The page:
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Saviotti, P.P.;Pyka, A. (2013) - Technological Forecasting and Social Change , n° Online Early Article, 14 p..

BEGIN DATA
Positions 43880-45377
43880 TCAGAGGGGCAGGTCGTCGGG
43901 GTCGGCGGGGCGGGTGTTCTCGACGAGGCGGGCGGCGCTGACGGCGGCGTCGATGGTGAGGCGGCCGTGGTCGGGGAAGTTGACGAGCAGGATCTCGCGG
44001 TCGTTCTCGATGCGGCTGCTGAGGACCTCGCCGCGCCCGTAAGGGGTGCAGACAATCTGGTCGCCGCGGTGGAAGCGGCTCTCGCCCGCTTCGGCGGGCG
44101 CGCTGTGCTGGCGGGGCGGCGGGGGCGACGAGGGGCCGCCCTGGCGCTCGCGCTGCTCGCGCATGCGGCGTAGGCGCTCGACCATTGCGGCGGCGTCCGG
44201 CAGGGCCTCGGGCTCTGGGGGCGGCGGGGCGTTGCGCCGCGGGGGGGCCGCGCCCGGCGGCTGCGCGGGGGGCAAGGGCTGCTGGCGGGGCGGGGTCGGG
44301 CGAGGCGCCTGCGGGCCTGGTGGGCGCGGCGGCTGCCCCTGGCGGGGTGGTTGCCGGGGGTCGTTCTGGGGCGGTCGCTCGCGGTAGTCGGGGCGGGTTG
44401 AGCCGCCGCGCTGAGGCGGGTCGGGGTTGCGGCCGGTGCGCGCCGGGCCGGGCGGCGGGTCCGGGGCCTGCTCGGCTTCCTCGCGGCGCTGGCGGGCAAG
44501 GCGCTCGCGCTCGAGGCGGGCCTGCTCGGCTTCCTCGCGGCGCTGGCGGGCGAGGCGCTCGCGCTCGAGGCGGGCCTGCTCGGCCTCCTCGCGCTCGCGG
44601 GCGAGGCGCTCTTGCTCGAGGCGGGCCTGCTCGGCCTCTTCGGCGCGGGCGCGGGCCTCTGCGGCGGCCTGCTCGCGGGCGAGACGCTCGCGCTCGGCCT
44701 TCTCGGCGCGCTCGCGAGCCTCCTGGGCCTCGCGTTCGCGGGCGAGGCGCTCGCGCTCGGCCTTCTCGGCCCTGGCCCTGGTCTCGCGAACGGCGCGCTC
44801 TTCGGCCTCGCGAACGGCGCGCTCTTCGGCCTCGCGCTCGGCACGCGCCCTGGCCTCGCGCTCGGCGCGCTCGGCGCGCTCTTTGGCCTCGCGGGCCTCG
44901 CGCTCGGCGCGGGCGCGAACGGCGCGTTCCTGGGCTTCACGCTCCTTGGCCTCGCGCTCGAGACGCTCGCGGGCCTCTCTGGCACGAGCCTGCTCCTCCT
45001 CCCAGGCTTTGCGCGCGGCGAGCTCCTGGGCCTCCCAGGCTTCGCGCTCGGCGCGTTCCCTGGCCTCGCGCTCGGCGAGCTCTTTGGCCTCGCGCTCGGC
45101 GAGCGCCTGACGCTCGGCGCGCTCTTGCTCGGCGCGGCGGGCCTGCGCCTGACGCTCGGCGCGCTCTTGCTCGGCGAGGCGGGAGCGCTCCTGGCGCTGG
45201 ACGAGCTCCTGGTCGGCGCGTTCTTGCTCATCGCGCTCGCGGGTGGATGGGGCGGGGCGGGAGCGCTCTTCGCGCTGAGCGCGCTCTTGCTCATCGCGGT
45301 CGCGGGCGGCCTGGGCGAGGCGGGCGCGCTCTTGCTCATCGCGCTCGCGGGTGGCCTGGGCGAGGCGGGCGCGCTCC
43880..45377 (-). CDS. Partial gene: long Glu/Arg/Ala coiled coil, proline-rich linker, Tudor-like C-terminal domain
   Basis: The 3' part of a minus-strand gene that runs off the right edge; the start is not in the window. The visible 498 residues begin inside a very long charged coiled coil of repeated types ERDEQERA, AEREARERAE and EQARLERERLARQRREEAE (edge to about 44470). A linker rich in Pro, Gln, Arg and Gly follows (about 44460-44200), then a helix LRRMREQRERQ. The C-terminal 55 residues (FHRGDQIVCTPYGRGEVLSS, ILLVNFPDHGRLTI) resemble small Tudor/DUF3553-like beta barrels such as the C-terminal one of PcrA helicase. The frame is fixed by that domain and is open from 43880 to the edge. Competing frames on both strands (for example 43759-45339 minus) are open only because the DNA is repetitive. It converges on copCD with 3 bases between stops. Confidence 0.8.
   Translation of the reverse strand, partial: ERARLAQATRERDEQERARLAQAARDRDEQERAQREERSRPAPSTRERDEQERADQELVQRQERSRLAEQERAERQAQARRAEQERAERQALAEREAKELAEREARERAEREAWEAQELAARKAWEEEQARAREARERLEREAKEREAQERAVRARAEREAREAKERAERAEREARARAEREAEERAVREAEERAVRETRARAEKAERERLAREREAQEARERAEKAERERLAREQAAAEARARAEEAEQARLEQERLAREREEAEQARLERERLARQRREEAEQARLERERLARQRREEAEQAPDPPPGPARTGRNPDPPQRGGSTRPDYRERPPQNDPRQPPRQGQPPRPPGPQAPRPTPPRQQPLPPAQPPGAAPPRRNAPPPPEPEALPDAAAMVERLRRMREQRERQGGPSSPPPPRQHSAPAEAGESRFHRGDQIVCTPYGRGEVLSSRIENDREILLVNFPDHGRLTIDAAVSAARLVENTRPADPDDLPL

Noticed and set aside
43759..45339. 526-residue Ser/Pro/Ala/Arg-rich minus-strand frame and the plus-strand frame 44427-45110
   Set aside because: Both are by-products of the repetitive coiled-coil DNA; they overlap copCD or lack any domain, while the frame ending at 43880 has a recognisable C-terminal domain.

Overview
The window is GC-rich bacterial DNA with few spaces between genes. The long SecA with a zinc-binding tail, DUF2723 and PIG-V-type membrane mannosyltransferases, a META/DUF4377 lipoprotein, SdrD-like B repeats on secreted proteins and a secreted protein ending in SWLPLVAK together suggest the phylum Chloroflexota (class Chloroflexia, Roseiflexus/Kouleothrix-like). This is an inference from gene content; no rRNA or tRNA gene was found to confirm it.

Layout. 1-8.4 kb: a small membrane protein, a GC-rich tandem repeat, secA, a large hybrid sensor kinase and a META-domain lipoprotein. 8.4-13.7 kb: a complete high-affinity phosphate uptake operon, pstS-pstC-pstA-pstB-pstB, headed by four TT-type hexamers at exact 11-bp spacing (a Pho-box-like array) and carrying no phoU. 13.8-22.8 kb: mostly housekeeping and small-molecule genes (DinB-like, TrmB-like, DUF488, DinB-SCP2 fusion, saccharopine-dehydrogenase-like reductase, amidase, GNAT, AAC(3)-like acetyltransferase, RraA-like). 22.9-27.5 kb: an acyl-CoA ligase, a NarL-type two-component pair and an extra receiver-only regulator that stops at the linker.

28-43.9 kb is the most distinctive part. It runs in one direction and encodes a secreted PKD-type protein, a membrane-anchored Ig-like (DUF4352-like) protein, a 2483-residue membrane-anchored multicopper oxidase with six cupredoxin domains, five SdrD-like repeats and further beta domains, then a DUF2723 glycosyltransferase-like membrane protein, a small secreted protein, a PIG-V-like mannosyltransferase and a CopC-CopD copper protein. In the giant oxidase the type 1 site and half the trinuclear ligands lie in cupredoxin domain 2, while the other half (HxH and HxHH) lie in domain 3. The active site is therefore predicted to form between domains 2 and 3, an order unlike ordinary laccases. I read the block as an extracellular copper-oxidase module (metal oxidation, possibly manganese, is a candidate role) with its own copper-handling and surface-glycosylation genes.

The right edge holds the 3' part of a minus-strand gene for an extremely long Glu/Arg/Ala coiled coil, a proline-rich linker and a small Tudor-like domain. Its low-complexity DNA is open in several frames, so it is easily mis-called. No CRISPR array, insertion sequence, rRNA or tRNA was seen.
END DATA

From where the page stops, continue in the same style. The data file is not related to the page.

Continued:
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Abstract : In this paper we explore how innovation and structural change affected economic development in the long run, by which we mean a period such as the one between the industrial revolution and the present. We separate the period since the industrial revolution into two sub periods, which we call ‘necessities’ and ‘imaginary worlds’ and focus on three trajectories, increasing productive efficiency, increasing output variety, and increasing output quality and differentiation. In the paper we show how a combination of the three trajectories gave rise to the transition between ‘necessities’ and ‘imaginary worlds’ and propose a mechanism of economic development which could have given rise to the type of economic system which we can observe today. To create growing output quality and differentiation higher competencies were required. These higher competencies required higher levels of education and demanded higher wages, which contributed to raise consumers' purchasing power. These phenomena, combined with the income effect of the creation of new sectors, generated the disposable income with which consumers could purchase the new, higher quality, non necessities, goods and services generated by innovation. In the paper we study the impact of several model parameters on the stability of the virtuous circle previously described.

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